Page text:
Ally vs. Barclays Bank: Which Online Bank is Best?
Online-only bank accounts are increasingly popular. They tend to offer better interest rates than typical banks because they don’t have to pay the costs of having brick-and-mortar locations. Two popular online banks in the U.S. are Ally Bank and Barclays Bank. If you’re thinking of opening an account with one of these banks, here’s how they compare.
Ally Bank is an online financial institution with very customer-friendly offerings. It offers interest rates that are among the highest available, 24/7 customer service, and the ability to use any Allpoint ATM for free. Ally offers checking, savings, and money market accounts, along with CDs and IRAs. They also have their own credit card. Ally also offers separate investing options with trading and a managed portfolio service. Banking accounts at Ally are FDIC-insured.
Barclays Bank is a major banking institution based in the United Kingdom. In the US, however, they only offer online banking. Barclays offers great interest rates on their online savings accounts and CDs. Their customer service is available 7 days a week from 8 a.m. to 8 p.m. eastern time; your account is always available online. Barclays does not offer any ATM access; to withdraw funds, you must transfer to a linked bank account. Barclays is also FDIC-insured.
In terms of accounts, Ally offers checking accounts, savings accounts, money market accounts and CDs; Barclays offers only savings accounts and CDs. Both Ally and Barclays offer access to your money via a linked bank account on their website. However, Ally goes a step further by also allowing you to withdraw money from any Allpoint ATM, of which there are 43,000 in the U.S. Additionally, Ally reimburses up to $10 per billing cycle for fees charged by other ATMs. Barclays does not offer ATM access.
In addition, Ally participates with Zelle, so you can send money from your checking account with the Zelle app to friends and family in the US with a bank account. You cannot use Zelle to send money from your Barclays account.
Because they serve as internet-based banks, both Ally and Barclays are able to offer some of the best rates available. Ally’s savings accounts come with 2.00% APY regardless of how much you have in your account. Barclays’ rates are a bit higher, at 2.05% APY. They also do not have a minimum account balance.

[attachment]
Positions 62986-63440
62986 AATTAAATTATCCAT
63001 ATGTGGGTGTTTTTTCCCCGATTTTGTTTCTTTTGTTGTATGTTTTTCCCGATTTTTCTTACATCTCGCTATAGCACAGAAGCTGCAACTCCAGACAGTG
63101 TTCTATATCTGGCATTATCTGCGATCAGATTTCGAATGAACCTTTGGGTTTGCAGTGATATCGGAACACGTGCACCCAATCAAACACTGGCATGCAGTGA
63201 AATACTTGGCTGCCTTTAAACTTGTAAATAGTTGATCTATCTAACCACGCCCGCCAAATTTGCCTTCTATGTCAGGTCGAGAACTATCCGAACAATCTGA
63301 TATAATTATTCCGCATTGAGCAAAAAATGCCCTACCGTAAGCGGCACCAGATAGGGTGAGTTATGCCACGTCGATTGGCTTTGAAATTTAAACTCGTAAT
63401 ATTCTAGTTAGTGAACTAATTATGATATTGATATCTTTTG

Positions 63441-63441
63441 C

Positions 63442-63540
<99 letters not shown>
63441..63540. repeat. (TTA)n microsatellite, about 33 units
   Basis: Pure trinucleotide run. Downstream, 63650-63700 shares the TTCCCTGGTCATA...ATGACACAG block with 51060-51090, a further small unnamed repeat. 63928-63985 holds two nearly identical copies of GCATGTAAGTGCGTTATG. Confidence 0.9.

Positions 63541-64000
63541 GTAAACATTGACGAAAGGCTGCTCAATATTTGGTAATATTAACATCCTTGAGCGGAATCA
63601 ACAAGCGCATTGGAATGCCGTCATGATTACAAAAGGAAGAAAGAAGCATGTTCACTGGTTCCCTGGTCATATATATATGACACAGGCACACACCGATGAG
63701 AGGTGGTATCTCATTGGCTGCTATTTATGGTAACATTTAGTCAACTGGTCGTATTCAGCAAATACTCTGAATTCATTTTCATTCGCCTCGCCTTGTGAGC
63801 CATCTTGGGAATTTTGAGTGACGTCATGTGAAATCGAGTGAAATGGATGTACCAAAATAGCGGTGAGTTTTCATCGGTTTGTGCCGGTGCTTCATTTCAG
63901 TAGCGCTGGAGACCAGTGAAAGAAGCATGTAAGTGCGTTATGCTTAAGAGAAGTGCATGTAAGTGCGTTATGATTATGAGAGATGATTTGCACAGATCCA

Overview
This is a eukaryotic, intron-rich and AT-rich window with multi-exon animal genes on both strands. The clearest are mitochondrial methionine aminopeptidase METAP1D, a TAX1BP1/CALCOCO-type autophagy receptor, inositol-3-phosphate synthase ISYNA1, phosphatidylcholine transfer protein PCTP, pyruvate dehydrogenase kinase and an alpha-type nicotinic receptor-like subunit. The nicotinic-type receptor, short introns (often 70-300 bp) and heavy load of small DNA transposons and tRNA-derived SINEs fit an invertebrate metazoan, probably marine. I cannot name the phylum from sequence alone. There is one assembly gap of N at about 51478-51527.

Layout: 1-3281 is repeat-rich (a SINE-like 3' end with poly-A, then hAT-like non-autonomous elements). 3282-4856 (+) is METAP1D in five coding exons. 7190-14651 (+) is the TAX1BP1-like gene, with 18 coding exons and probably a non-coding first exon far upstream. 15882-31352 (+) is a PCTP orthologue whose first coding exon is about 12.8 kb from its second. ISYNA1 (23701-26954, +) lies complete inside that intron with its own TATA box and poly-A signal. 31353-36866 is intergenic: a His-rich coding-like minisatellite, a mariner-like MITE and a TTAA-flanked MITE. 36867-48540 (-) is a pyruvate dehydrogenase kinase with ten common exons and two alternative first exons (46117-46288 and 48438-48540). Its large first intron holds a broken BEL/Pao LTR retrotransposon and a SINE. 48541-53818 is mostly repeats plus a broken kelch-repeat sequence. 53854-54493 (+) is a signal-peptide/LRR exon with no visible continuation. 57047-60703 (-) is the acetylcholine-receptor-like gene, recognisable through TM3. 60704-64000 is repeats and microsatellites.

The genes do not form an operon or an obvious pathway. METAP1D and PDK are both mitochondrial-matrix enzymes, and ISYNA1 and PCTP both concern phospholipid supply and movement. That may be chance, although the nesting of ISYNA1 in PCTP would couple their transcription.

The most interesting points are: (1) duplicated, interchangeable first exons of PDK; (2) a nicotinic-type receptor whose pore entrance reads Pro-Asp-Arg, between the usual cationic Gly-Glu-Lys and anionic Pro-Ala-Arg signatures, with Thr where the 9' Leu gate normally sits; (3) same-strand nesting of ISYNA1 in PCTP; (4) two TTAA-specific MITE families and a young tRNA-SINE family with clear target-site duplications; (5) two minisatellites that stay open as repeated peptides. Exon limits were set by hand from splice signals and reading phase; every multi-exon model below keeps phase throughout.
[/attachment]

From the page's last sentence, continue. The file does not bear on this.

Ally also offers interest on its checking account, but at a much lower rate. For accounts with less than $15,000 daily balance, you earn 0.10% APY. If you maintain over $15,000 daily, you earn 0.60% APY.
Both banks also offer CDs. For you to earn the high rates that come with CDs, you have to leave your money in place for months or even years at a time. For those worried about possibly needing access to the money in a CD, Ally offers No Penalty CDs that don’t charge a penalty for withdrawing before the maturity date.
Below is a grid with both banks’ CD offerings and rates. As you’ll see, Ally tends to have higher rates for shorter term CDs, while that gap closes for terms longer than a year. In a few cases, Ally’s rate is variable depending on how much you’ve got in the account.
Ally does not charge fees for the most common services and transactions. There is no monthly maintenance fee, no fee for ACH transfers, no charge to get copies of your statement online, and no charge for standard checks. They do charge for issues like overdrafts, which is a $25 fee. If you make more than 6 deposits or withdrawals to a money market account in a statement cycle, you’ll be charged a $10 fee per transaction. Both of these fees are fairly common in the banking world.
Barclays also does not charge a monthly maintenance fee and does not have minimum balance requirements. They don’t charge for online transfers. Their overdraft fees are just $5.
Which bank should you choose? It depends on your banking needs. If you want a bank that offers cash access, Ally is the clear choice. If you don’t care about being able to access your money, it comes down to which bank offers the best rate for the account you need. Barclays offers slightly higher rates on savings accounts, Ally wins on short-term CDs, and they’re about neck-and-neck on longer-term CDs. Figure out what account you’ll need and whether you value easy access to your money, and the decision should be clear.
- Ally and Barclays are both well ahead of traditional banks on interest rates. But even their high rates pace well below what you can earn in the stock market over the long term. Use our retirement calculator to see how much money you’ll need to retire, then consider which brokerage account can help you earn the rate of return to get there.
- Building a comprehensive financial plan can be a daunting task, but you don’t have to go it alone. Our financial advisor matching tool can help: Just answer some questions about your financial goals, and we’ll connect you with up to three qualified advisors right in your area.
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